The Kroger Company, which is the largest supermarket chain in the United States, faces a class-action lawsuit for its allegedly deceptive marketing of store brand chicken products. According to the complaint:
…Kroger engaged in a deceptive and misleading marketing scheme to promote its ‘Simple Truth’ store brand chicken as having been sourced from chickens raised ‘cage free in a humane environment.’ In fact, Simple Truth chickens are treated no differently than other mass-produced chickens on the market.
This lawsuit raises important issues about the regulation of food labels and their marketing claims. According to Consumer Reports, the Food Labeling Modernization Act of 2013, a bill proposed in September 2013, would require that the FDA creates “a standardized system for labels on food and packaging. The bill would also require the FDA to update guidelines and definitions for marketing claims that can be misleading, such as labeling a product ‘natural’ or ‘healthy.’”
While it is unclear whether this bill will pass, its proposal and the Kroger lawsuit, Anna Ortega v. The Kroger Co., highlight the importance of knowing your farmer, if you really want to know your food.
Sources: Reuters; Consumer Reports
The Most Innovative Companies is Fast Company’s most significant, high-profile editorial effort of the year. The editorial team spends months gathering and sifting data, to identify those enterprises that exemplify the best in business from across the economy and around the world. The end result is a package that dares to be different, emphasizing not just revenue growth and profit margins but also progressive, sustainable business models and an ethos of creativity. This year’s honorees include major brands such as Dodge, Johnnie Walker, GE, and Michael Kors; creative upstarts like Warby Parker and Box; and food-technology companies like AgLocal.
Fast Company contributor Jane Black writes:
Small, sustainable ranchers face two big problems when bringing their meat to market: Many chefs want only the premium cuts like steaks and fillets, and it costs too much to deliver small local orders to multiple customers around town. This three-year-old, Kansas City, Missouri–based online meat market efficiently solves both problems by matching local ranchers with chefs.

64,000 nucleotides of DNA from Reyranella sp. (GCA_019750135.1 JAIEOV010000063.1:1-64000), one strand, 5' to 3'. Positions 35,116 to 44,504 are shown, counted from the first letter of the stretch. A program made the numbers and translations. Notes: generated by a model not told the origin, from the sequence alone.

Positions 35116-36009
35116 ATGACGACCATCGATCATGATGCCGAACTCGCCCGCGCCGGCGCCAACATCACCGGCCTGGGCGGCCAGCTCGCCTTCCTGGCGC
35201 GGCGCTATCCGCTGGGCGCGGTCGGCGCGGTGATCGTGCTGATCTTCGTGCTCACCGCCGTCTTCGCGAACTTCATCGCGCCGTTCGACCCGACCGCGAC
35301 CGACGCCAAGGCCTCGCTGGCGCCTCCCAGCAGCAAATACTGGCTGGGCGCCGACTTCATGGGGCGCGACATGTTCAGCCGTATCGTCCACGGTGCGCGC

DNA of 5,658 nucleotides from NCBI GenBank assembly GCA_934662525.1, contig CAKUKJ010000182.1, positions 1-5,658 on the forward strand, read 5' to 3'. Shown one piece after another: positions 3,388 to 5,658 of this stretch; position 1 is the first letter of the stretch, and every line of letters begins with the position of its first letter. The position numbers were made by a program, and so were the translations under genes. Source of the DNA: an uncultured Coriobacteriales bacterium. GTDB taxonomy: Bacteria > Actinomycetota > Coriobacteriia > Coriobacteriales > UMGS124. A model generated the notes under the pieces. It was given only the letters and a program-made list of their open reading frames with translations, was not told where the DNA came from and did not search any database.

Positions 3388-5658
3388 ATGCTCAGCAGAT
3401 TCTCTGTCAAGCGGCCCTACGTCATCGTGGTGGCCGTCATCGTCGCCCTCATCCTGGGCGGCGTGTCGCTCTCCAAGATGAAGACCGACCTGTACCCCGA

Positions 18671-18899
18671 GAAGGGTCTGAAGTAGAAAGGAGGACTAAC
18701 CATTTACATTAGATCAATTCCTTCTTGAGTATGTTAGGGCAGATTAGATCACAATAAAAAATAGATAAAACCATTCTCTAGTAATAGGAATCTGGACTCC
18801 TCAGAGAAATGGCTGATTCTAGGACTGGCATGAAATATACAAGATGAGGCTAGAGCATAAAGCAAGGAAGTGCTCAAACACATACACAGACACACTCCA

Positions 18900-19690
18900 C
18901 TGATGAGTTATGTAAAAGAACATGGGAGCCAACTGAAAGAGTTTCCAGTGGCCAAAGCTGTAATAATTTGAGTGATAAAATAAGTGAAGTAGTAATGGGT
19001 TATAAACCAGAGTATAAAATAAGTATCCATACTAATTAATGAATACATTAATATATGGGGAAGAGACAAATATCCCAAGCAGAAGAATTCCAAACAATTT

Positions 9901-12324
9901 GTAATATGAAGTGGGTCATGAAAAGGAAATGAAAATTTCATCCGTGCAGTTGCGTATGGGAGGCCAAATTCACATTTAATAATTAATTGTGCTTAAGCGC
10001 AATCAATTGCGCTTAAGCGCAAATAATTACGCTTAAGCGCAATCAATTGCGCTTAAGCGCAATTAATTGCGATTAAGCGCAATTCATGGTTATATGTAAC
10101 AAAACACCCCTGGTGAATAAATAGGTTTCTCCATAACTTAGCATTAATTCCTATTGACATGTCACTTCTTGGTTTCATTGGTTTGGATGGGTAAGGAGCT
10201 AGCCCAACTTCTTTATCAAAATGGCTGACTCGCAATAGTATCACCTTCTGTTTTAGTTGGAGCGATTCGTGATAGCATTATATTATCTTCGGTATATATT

Farmers use AgLocal’s app to list their available meat. (They also include photographs of their operation and describe their sustainable practices, which the startup confirms with local government and advocacy groups.) Restaurants, schools, and other meat buyers shop on the app and purchase directly from the farmer. There’s no need to go through a big distributor, which usually pays farmers wholesale. They also earn more money because they sell every bit of the animal, and buyers get a better price because AgLocal’s platform creates an economy of scale. The startup is experimenting with a new CowTipper program in California that allows consumers to buy directly as well.
Founder and CEO Naithan Jones is uniquely positioned to recognize the need for AgLocal. His brother is a chef; his wife’s family is involved in ranching. Despite his inexperience in software and lack of Silicon Valley connections, Jones created a digital platform that taps Americans’ growing appetite for sustainable food. He has courted not only farmers but also high-wattage investors, such as Ben Horowitz of Andreessen Horowitz.
AgLocal is honored to be recognized for its contribution to the sustainable food space. We would like to thank all of the farmers, ranchers, restaurants, and chefs who have used our platform and we are excited to expand our services to consumers in the near future.
Source: Fast Company